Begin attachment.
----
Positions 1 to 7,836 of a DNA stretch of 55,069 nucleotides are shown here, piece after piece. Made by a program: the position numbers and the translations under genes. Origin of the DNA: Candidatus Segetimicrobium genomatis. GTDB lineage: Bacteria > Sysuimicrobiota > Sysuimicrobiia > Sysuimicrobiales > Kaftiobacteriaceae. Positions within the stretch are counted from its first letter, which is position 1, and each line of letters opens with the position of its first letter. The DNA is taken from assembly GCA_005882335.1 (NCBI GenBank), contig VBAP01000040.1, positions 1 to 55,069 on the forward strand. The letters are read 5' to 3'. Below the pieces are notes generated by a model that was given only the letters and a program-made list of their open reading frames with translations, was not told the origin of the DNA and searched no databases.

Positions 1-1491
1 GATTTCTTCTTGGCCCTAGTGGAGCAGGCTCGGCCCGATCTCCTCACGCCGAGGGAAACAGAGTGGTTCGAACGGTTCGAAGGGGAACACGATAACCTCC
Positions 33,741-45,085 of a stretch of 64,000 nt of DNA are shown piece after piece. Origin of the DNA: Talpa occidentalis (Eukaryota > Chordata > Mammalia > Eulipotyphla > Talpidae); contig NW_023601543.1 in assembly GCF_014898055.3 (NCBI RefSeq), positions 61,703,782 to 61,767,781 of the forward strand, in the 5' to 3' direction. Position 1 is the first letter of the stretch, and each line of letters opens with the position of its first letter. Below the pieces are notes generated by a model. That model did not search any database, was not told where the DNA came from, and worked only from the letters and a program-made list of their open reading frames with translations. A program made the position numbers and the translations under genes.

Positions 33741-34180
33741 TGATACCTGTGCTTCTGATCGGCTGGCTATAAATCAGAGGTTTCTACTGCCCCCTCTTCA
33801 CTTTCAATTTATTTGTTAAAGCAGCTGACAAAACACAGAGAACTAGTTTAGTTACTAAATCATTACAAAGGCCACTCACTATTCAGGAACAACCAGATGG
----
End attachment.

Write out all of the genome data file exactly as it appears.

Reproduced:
Positions 1 to 7,836 of a DNA stretch of 55,069 nucleotides are shown here, piece after piece. Made by a program: the position numbers and the translations under genes. Origin of the DNA: Candidatus Segetimicrobium genomatis. GTDB lineage: Bacteria > Sysuimicrobiota > Sysuimicrobiia > Sysuimicrobiales > Kaftiobacteriaceae. Positions within the stretch are counted from its first letter, which is position 1, and each line of letters opens with the position of its first letter. The DNA is taken from assembly GCA_005882335.1 (NCBI GenBank), contig VBAP01000040.1, positions 1 to 55,069 on the forward strand. The letters are read 5' to 3'. Below the pieces are notes generated by a model that was given only the letters and a program-made list of their open reading frames with translations, was not told the origin of the DNA and searched no databases.

Positions 1-1491
1 GATTTCTTCTTGGCCCTAGTGGAGCAGGCTCGGCCCGATCTCCTCACGCCGAGGGAAACAGAGTGGTTCGAACGGTTCGAAGGGGAACACGATAACCTCC
Positions 33,741-45,085 of a stretch of 64,000 nt of DNA are shown piece after piece. Origin of the DNA: Talpa occidentalis (Eukaryota > Chordata > Mammalia > Eulipotyphla > Talpidae); contig NW_023601543.1 in assembly GCF_014898055.3 (NCBI RefSeq), positions 61,703,782 to 61,767,781 of the forward strand, in the 5' to 3' direction. Position 1 is the first letter of the stretch, and each line of letters opens with the position of its first letter. Below the pieces are notes generated by a model. That model did not search any database, was not told where the DNA came from, and worked only from the letters and a program-made list of their open reading frames with translations. A program made the position numbers and the translations under genes.

Positions 33741-34180
33741 TGATACCTGTGCTTCTGATCGGCTGGCTATAAATCAGAGGTTTCTACTGCCCCCTCTTCA
33801 CTTTCAATTTATTTGTTAAAGCAGCTGACAAAACACAGAGAACTAGTTTAGTTACTAAATCATTACAAAGGCCACTCACTATTCAGGAACAACCAGATGG